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Financial Times – Michael J. Parks
Jan 042017
 
Living dangerously

The global economy is likely to grow at between 3% and 4% in 2017 adjusted for inflation and differences in exchange rates. Emerging economies, led by Asia, are likely again to outgrow advanced economies (the U.S., Europe, Japan). That’s the word from one of the world’s most respected and widely followed [continue reading . . . ]

Feb 112016
 

I can’t help but think what’s going on in global markets seems like a re-run of what happened in the fall of 2008, when Lehman Brothers failed, banks had to be bailed out and the worst recession since the Great Depression ensued. AP business writer Alex Veiga neatly sums up [continue reading . . . ]

Jan 202016
 

Who would have guessed that incomes are more unequal in Communist China than in the United States? Not me. A new report from Peking University, cited in the Financial Times, says the richest 1% of China’s households own a third of the country’s wealth. The poorest 25% own just 1%. [continue reading . . . ]

Aug 262015
 
What's the matter with China?

One of the main problems with China’s economy is that it is geared too heavily to exports and infrastructure spending, too little to domestic consumption. You can see the contrast with the U.S. in the chart. American consumers are in the driver’s seat in the U.S. Household consumption in 2014 [continue reading . . . ]

Mar 182015
 
Managed depression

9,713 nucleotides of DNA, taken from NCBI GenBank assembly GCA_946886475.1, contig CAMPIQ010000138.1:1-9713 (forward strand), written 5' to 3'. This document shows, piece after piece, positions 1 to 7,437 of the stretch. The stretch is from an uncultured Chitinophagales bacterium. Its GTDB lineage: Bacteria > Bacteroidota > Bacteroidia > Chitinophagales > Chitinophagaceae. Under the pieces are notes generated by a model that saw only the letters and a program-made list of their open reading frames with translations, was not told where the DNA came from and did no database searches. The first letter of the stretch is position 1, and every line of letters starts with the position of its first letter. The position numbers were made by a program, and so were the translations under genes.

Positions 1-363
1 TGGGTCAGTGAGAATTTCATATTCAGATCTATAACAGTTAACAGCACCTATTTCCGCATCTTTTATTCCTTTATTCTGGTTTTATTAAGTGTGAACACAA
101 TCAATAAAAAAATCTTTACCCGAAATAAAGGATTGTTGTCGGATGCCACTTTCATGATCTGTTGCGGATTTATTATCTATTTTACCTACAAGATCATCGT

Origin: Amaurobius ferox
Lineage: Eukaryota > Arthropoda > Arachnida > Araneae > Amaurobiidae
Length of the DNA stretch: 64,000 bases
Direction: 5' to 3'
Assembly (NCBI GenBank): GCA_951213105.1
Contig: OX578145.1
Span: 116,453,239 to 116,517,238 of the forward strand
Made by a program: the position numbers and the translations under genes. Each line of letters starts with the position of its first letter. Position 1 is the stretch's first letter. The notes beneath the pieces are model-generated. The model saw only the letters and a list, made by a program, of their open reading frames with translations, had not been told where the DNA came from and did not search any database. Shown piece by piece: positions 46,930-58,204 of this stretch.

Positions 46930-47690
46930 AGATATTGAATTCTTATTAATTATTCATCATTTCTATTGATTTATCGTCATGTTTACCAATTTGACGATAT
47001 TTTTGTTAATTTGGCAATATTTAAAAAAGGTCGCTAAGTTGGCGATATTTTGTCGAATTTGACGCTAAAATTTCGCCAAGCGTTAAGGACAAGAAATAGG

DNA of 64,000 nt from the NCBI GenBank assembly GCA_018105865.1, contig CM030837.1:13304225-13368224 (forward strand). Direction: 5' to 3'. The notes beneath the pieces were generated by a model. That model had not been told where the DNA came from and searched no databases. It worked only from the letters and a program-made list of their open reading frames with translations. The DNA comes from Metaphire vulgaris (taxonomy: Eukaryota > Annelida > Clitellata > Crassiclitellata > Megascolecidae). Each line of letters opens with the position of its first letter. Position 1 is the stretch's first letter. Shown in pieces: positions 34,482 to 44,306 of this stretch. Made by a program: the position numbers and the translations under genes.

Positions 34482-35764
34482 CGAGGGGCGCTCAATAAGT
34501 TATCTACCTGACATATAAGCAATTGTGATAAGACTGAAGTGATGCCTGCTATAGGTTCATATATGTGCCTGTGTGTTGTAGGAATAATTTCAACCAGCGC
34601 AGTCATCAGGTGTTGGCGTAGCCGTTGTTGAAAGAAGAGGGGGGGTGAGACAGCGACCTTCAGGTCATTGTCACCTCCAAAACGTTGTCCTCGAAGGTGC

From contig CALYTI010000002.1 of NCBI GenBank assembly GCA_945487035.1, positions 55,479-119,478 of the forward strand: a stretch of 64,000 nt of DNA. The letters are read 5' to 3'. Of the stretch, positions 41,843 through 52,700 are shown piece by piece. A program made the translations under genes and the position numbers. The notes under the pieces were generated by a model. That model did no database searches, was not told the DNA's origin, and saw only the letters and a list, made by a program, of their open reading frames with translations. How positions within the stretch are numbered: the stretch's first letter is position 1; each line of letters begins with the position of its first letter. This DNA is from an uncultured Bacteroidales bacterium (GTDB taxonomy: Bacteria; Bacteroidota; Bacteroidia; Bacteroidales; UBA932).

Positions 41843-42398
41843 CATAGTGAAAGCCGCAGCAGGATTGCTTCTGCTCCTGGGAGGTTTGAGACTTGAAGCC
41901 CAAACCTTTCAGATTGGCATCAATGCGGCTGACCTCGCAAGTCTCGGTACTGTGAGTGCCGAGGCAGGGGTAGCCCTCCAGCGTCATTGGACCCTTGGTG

Why are interest rates so low? The best answer, says Martin Wolf, principal economics columnist of the Financial Times, is that the globe’s advanced economies remain in a “managed depression.” This is the phenomenon that former U.S. Treasury Secretary Lawrence Summers has in mind when he writes and speaks about [continue reading . . . ]

May 162014
 

Worried about China’s property bubble collapsing and cratering the global economy? Relax. “China’s boom is over; but Beijing will avoid a bust.” Or so reads a headline on the back page of the May 13, 2014, issue of my favorite newspaper, the Financial Times. The column by Jay Pelosky of [continue reading . . . ]

Jul 232013
 

The ports of Seattle and Tacoma are both spending heavily gearing up for shipping-container volumes vastly beyond anything they’ve handled to date. They both may be chasing pipe dreams that will prove costly to their taxpayers. Data from the Pacific Maritime Association shows that container “handle” at Tacoma peaked eight [continue reading . . . ]

Jul 152013
 

I was a newspaperman before I became, in order, a newsletter editor-publisher, then a self-trained economist and professional speaker. I still love newspapers. And not just the on-line versions. I still savor dead trees. Four newspapers thud on to my front porch on weekdays, five on Saturdays, two on Sundays. [continue reading . . . ]

The Great Unwind

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Jun 222013
 

We have not seen this movie before. We do not know how it ends. Unwinding the Fed’s Quantitative Easing (QE) programs and central banks’ near-zero interest policies (N-ZIRP), now in Year 5, were never going to be easy. But these have to be done eventually. The repression of interest rates [continue reading . . . ]

Mar 272013
 

A correspondent who heard my comments on Cyprus on KUOW’s Weekday program today asks: I am puzzled by some of your comments this morning. As I understand it, when a bank in the U.S. fails, the FDIC moves in and closes it. The accounts are protected by insurance up to [continue reading . . . ]

Jan 022013
 
Questions for 2013

Three questions that we’ll know the answers to before 2013 is over: 1. Will Steve Ballmer remain in the driver’s seat at Microsoft? He’s been responsible for day-to-day operations for more than 14 years and CEO for a nice round dozen years. During his tenure, Microsoft has missed the boat [continue reading . . . ]